The more you think about sickness and health, the trickier it gets to draw a clean line between them. We tend to think of ourselves as being prepared by nature for a good life. If we can just keep bacteria and viruses from killing us, and avoid walking into open elevator shafts, we’ll live a long, healthy life.
But we are actually the products of evolution, and evolution can’t give us perfect health. It has endowed us with powerful immune systems, thank you very much. And it has endowed us with quick reflexes that can, in some cases, keep us out of open elevator shafts. But evolution doesn’t automatically march to perfection. It stops short, leaving us with grave imperfections.
We have lots of defenses against cancer, for example, but they weaken as we get old. That’s a recipe for heartbreak in millions of families. But in the game of evolution, that’s a winning formula. Natural selection strongly favors defenses against cancer that threaten our ability to survive to adulthood and have kids. But if we die of cancer at age sixty, our kids are well on their way, carrying out genes down to the next generation.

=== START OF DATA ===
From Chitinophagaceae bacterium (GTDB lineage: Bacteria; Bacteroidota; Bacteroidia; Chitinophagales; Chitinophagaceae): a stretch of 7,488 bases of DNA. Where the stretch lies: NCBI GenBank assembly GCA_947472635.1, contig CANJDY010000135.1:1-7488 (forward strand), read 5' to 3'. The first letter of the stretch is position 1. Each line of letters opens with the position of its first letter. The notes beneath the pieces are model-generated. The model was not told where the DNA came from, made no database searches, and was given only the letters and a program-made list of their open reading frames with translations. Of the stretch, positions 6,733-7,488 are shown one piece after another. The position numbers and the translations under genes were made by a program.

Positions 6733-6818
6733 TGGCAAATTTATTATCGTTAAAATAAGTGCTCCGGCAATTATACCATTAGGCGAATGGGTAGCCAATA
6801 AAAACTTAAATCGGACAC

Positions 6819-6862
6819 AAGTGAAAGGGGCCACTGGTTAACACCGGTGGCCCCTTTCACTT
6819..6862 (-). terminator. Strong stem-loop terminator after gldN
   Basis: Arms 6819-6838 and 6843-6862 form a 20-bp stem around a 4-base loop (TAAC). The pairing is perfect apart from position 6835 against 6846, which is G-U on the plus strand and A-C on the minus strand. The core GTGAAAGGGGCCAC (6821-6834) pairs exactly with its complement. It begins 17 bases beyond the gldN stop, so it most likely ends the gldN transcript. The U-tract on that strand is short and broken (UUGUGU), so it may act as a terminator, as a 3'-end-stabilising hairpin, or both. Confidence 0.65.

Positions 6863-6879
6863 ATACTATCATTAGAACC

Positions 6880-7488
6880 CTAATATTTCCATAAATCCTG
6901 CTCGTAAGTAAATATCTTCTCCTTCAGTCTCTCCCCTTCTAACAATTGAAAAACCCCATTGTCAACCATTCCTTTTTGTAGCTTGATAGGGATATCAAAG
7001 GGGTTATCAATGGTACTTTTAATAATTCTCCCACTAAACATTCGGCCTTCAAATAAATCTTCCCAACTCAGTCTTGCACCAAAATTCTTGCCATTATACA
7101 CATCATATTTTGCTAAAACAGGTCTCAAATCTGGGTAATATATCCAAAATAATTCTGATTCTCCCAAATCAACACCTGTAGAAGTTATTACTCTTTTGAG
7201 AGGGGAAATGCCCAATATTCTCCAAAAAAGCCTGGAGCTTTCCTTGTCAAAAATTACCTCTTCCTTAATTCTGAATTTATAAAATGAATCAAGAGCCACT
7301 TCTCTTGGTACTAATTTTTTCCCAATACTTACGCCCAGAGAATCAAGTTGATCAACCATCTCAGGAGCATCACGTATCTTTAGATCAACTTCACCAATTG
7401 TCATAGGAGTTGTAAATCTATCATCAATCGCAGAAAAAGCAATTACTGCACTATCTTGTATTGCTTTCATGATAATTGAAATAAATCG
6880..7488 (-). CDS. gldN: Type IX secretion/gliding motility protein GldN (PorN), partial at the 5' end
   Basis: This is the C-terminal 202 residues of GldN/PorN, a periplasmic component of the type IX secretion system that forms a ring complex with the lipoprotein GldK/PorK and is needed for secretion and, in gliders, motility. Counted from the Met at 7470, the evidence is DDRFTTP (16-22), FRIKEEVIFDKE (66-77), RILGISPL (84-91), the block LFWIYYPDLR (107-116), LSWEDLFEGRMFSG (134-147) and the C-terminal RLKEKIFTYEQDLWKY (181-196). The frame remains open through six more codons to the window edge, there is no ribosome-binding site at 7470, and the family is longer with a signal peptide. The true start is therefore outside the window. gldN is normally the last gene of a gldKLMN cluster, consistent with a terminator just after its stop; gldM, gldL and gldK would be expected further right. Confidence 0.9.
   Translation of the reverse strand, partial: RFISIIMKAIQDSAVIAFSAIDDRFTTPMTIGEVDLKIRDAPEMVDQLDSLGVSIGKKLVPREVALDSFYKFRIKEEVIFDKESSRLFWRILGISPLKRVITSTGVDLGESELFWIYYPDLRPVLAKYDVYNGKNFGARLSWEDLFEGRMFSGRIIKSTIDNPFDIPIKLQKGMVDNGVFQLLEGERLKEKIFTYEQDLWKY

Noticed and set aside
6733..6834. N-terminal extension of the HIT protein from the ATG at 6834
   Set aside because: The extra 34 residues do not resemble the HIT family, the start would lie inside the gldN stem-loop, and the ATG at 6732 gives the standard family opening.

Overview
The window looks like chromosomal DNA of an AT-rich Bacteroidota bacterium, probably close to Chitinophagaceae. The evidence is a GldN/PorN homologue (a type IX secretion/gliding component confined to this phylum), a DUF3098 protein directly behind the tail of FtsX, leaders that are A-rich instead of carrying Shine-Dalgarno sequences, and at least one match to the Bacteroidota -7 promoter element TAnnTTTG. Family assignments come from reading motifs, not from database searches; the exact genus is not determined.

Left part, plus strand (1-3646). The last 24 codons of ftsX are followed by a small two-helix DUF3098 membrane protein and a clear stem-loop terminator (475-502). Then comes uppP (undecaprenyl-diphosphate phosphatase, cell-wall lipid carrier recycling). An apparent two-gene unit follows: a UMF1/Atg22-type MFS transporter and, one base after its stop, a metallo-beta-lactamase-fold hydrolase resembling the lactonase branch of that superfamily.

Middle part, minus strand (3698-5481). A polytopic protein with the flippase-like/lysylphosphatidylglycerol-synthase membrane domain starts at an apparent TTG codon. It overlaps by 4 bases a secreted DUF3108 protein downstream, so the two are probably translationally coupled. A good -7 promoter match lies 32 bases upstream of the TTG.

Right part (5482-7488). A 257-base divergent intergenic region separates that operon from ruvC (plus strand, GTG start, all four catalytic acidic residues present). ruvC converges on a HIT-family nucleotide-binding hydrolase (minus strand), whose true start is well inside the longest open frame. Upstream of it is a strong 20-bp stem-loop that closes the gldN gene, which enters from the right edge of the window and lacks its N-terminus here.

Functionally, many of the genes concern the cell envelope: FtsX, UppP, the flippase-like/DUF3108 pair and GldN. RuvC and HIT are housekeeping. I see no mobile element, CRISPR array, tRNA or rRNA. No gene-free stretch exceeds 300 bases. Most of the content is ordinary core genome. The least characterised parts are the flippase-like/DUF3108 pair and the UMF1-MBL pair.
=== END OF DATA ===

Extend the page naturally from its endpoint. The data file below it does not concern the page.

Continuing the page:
This evolutionary perspective could change the way we think about our health in many ways. Take allergies. They affect millions of people, causing everything from hay fever to anaphylactic shock. One of the world’s leading immunologists, Ruslan Medzhitov, is convinced that allergies are actually adaptations we use to defend ourselves from noxious chemicals. As awful as allergies can get, we wouldn’t want to live without them.
I’ve written a profile of Medzhitov. It appeared today originally in Mosaic, but it’s now propagating through the Internet. You can also find it on Ars Technica, Discover, Gizmodo, Digg, and elsewhere. Check it out at the outlet of your choice. And good luck this pollen season!